The interest in collecting historical artifacts in the Ottoman period dates back to the reign of Mehmet the Conqueror, but the institutional emergence of museums coincides with the establishment of Istanbul Archaeological Museums in 1869 as Müze-i Hümayun (Imperial Museum). Müze-i Humayun, housing the archaeological works collected in the Hagia Irene Church, is the foundation of the Istanbul Archaeological Museum. The Tiled Kiosk built during the reign of Mehmet the Conqueror, was converted into a museum because of the insufficiency of Hagia Irene. The Tiled Kiosk which is still under the administration of Istanbul Archaeological Museum, was restored and opened its doors in 1880.
When Osman Hamdi Bey was assigned as the museum director in 1881, there was a breakthrough in Turkish museology. Osman Hamdi Bey excavated in Mount Nemrud, Myrina, Kyme, other Alolia Necropolises and Lagina Hekate Temple and as a result of excavations he conducted in Sayda (Sidon) between 1887-1888, he reached the necropolis of King Sidon and returned to Istanbul with many sarcophagi, especially the famous one; Alexander the Great.
The oldest building (1472 CE) in the Istanbul Archaeological Museum complex is the The Tiled Kiosk. The Tiled Kiosk Museum, which currently displays examples of Turkish tiles and ceramics, is one of the oldest examples of Ottoman civil architecture in Istanbul.
The building, which was used as the Museum of Ancient Oriental Works, was constructed by Osman Hamdi Bey in 1883 as Sanayi-i Nefise school, that is, the Academy of Fine Arts. The architect of the building was Alexander Vallaury, who would later build the Istanbul Archaeological Museum Classic building.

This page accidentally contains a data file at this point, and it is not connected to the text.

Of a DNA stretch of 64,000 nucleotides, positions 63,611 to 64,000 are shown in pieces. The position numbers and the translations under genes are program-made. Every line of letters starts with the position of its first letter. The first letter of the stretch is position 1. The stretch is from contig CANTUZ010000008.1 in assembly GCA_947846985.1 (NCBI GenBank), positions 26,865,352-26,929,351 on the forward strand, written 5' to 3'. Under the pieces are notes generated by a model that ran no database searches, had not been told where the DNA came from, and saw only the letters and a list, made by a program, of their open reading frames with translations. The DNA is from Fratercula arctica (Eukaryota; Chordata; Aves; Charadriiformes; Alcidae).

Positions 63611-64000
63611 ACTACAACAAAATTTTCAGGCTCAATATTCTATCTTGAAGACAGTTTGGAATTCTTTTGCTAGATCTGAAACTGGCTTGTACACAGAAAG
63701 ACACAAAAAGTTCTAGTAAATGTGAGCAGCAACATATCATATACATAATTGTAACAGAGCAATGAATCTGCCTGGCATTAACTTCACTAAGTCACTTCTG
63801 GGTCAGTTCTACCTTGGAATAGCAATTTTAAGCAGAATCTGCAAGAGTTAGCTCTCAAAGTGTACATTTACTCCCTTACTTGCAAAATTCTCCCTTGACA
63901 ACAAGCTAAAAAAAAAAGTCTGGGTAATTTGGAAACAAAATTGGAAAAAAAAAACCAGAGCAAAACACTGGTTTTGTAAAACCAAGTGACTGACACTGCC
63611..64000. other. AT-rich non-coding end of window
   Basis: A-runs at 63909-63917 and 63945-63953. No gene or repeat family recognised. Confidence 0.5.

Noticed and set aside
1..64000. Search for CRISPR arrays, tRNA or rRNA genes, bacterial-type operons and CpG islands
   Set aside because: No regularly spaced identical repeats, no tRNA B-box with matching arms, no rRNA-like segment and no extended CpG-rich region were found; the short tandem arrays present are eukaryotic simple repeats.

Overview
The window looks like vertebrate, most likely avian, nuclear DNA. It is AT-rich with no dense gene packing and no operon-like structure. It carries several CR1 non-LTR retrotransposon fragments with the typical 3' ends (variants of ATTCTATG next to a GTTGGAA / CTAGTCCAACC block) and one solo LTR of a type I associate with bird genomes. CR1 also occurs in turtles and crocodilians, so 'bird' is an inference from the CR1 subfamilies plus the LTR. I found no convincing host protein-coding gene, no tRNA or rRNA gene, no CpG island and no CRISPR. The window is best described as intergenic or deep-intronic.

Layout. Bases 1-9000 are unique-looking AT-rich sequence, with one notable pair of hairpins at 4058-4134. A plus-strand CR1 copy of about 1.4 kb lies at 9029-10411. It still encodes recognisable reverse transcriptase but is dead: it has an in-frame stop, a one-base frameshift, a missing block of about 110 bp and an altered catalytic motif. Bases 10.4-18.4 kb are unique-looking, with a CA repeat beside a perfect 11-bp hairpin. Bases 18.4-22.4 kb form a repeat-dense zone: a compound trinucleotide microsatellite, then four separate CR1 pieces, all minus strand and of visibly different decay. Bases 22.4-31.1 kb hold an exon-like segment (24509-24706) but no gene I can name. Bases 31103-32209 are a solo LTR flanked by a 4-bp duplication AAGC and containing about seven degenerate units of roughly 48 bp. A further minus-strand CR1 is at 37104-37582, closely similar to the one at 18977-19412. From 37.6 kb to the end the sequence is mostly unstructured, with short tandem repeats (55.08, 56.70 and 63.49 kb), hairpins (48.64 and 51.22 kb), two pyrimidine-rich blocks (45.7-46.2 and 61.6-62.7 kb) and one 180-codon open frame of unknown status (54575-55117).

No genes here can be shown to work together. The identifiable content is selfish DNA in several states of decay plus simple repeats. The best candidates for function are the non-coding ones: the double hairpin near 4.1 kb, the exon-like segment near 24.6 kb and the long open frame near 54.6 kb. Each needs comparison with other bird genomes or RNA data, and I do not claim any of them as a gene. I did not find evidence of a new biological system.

The Archaeological Museum stands out as one of the rare buildings constructed as a museum in that time period in the world. It is one of the most beautiful and splendid examples of neo-classical architecture in Istanbul. It reads ‘Asar-ı Atika Museum’ (Museum of Ancient Works) in Ottoman language on the pediment. The writing on the tughra belongs to Sultan II. Aldulhamid.
A new museum building was needed to display magnificent works such as Iskender Tomb, crying women Tomb, Lycia Tomb and Tabnit tomb, which were brought to Istanbul from Sidon King Necropolis excavation performed by Osman Hamdi Bey between 1887 and 1888. Across from The Tiled Kiosk, Istanbul Archeological Museums Classical Building, built by the famous architect Alexandre Vallaury, was opened in June 13th 1891.
Halls 1, 16, 17, 18, 19, 20 located downstairs of the Directorate of Istanbul Archaeological Museums, all the halls on the upper floor, Assos Exhibition Hall and Istanbul Neighbor Culture: Thrakia, Bithynia – Biyzantium Exhibition Halls on the ground floor of the annex building are closed for visitors.